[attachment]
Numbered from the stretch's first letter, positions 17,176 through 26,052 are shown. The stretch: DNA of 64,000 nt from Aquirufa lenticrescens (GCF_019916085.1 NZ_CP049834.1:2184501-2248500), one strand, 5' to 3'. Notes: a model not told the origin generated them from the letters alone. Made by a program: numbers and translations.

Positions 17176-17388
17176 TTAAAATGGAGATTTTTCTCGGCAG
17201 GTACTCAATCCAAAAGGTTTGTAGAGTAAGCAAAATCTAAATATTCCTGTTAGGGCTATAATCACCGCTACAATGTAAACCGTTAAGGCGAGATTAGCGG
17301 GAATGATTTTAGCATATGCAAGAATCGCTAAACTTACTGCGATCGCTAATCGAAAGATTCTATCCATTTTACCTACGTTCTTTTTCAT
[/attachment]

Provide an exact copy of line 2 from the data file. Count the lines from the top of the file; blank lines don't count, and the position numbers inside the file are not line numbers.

Positions 17176-17388